by Sharon Buchbinder
What are Jinn (Djinn)?
Jinn (or Djinn) is the plural of jinni (male) and jinniyah (female). Jinn are another entity like humans. Created from smokeless fire at the same time as angels and man, they have been with us from the start. Jinn have families, clans, and can live to be over 1,000 years old. A jinni could be sitting next to you right now. They live alongside humans in an alternate dimension and when invisible to adults, can be seen, on occasion, by animals and babies. If they wish to manifest themselves, they can appear as humans, black dogs, snakes, goats, and other animals. A tip from my reading: do not kill a snake without asking him to leave your house three times first.
Are Jinn evil?
Just as there are good and bad people, there are good and bad Jinn. According to Lebling's research, in Morocco there are Muslim, Christian, and Jewish Jinn. If a jinni is evil and antagonizes humans, he is called shaitan (singular) and shayateen (plural) in Arabic. If they are powerful and evil, they are called afreet or I'frit (transliterations vary). You do not want to mix it up alone with an I'frit. You will need back-up. Very dangerous.
Are Jinn the same as Fairies and Elves?
My focus has been on Jinn for the last four years while researching Kiss of the Virgin Queen However, many of the behaviors, attributes, and abilities of Jinn, Fairies, and Elves are very similar. Some authors, like Rosemary Ellen Guiley, have written comprehensive books and encyclopedias that examine these entities side-by-side, along with Shadow People and other inexplicable entities.
What is Zar? Is that Jinn, too?
Zar is a cultural practice of dancing, singing, and spiritual coming together of women, often in societies where women have few opportunities to express themselves. Men who dislike having women get together have co-opted this term to say women are having sex with Zar (Jinn) at these meetings. In reality, it is more like a women's support group. Zar is practiced in Ethiopia, Sudan, Egypt, Somalia, Southern Iran and other places. In Ethiopia, the word can also refer to demons.
Brief Non-Fiction Bibliography
(Click here for a complete list of resources used for Kiss of the Virgin Queen)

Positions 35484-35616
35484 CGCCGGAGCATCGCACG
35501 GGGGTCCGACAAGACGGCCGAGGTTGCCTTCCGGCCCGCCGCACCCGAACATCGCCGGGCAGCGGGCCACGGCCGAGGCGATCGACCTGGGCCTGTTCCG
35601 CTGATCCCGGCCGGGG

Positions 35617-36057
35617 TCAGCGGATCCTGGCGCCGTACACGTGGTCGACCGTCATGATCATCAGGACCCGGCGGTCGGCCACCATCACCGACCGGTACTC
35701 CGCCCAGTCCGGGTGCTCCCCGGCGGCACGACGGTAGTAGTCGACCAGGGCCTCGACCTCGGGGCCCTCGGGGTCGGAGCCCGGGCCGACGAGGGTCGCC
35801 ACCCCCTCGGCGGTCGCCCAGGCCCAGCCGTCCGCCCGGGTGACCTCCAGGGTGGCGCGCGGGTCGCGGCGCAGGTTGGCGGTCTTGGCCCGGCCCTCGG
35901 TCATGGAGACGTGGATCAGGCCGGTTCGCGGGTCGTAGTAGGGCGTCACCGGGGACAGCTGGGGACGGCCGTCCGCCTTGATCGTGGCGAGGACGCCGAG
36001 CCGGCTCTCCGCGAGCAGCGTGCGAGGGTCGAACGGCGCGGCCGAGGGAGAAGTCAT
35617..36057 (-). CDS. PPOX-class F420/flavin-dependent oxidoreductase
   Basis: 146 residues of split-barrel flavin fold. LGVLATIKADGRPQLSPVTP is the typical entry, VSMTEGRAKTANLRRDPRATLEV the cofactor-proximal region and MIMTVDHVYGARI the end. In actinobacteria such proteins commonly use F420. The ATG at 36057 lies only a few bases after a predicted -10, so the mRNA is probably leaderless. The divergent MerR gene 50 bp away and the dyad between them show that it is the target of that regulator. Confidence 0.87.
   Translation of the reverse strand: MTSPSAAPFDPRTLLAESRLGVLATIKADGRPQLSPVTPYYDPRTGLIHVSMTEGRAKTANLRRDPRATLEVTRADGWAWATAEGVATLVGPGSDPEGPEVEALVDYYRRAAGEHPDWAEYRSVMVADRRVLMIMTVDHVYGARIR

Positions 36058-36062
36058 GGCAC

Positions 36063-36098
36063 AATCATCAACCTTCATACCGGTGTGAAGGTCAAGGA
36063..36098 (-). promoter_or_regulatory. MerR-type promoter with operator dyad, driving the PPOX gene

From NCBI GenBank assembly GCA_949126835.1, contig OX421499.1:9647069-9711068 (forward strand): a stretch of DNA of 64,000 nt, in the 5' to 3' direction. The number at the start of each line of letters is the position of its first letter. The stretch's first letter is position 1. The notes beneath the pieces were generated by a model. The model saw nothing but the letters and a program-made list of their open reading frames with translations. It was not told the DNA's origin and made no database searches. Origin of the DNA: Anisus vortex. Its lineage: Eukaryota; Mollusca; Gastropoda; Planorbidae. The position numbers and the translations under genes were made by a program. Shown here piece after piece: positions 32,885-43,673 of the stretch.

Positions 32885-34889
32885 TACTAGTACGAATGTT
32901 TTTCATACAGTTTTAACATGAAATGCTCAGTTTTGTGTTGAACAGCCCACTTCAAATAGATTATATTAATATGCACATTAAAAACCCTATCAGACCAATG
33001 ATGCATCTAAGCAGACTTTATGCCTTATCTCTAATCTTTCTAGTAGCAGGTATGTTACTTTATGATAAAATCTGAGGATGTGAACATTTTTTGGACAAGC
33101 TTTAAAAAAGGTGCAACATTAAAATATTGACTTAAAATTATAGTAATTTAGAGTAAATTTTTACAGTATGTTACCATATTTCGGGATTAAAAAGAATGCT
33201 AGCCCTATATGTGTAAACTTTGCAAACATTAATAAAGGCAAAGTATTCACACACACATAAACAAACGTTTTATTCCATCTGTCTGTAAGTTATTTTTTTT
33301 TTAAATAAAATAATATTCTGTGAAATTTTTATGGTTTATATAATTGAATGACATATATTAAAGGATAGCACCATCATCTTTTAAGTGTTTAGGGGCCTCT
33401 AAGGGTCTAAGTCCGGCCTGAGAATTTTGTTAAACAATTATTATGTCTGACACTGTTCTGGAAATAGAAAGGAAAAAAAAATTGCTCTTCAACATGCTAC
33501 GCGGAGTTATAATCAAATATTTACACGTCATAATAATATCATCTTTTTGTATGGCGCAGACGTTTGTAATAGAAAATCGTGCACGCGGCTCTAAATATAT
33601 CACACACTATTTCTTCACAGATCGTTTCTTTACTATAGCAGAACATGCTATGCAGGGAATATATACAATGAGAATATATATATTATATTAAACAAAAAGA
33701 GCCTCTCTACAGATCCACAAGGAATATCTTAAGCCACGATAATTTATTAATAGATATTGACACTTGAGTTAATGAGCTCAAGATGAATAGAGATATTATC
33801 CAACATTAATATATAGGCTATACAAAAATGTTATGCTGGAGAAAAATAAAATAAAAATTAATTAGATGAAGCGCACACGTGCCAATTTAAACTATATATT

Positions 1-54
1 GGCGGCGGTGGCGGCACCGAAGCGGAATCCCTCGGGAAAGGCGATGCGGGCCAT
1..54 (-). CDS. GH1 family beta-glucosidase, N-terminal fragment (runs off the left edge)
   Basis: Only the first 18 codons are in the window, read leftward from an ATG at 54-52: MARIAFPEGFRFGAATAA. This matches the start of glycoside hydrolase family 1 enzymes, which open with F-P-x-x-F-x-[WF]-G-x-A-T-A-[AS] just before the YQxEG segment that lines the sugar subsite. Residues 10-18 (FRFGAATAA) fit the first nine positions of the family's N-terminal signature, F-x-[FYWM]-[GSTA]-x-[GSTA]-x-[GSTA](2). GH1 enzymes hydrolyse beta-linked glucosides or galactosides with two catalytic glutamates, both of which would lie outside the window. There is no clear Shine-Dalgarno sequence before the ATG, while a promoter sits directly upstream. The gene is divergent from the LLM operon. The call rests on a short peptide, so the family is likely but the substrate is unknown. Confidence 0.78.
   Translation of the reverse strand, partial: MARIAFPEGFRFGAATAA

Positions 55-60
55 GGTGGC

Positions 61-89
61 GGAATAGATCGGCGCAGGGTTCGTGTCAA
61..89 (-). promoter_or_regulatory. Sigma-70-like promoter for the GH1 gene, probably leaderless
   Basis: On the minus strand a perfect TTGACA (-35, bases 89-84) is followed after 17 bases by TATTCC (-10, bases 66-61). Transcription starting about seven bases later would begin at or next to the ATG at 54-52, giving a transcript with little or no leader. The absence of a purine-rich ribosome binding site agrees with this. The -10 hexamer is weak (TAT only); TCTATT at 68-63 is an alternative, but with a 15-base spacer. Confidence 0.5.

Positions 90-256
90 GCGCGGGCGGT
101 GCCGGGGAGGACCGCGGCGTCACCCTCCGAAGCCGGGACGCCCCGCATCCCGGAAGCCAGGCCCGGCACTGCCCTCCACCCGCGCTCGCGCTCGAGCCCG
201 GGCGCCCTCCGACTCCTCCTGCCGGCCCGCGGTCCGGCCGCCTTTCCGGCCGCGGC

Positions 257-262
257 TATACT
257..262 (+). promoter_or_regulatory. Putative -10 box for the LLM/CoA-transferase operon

Ameen, A.M.K.i.I. (2005). The Jinn and Human Sickness: Remedies in the Light of the Qur'aan and Human Sickness. (Translated by Nasiruddin Al-Khattab). Riyadh, KSA:Darussalam.
- The author examines human illnesses which have been attributed to Jinn through the lens of science and modern medicine. This balanced approach provides an opportunity for physicians and spiritual leaders to work together to promote healing. Highly recommend for serious students of Jinn.
- This ethnography is a view into the daily life in Cairo among people for whom Jinn are an accepted part of life. The author writes as a participant observer in this detailed work. Highly recommend for serious students of Jinn.
- A professor and author of numerous books on comparative literature, the author places Jinn in context with other beliefs. An excellent glossary provides the reader an easy reference guide. Highly recommend for serious students of Jinn.
- A popular book on the paranormal with overview of Djinn and their relationship to other paranormal entities including Shadow People, ETs, Nephilim, Archons, etc. Recommended read for lovers of the paranormal.
- A popular book on the paranormal which examines the intent and plans of evil genies. Recommended read for lovers of the paranormal.
- An engineer's examination of Angels, Demons, Satan and Jinn through the use of Quran sacred text and science. Highly recommend for serious students of Jinn.
- A comprehensive, approachable, and extensive overview of stories of the Jinn and Jinn experiences throughout the Middle East. Highly recommend for serious students of Jinn.
- This PhD thesis examines the theory and practices of exorcism among orthodox Muslims. An excellent approach for Westerners desiring insight and understanding of jinni exorcisms. Highly recommend for serious students of Jinn.
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Sharon's Newest Release: Kiss of the Virgin Queen
Arta is stunned when he receives Eliana’s call. Forced to abandon the woman he loves, he now fears she won’t accept his shape-shifting skills as a Persian Lion. Eliana, in the meantime discovers she is a direct descendant of King Solomon and the Queen of Sheba with special powers of her own. But will her skill and Arta's be enough to defeat the jinni, or will they lose the love history decreed for them as well as their lives in this battle of good versus evil?
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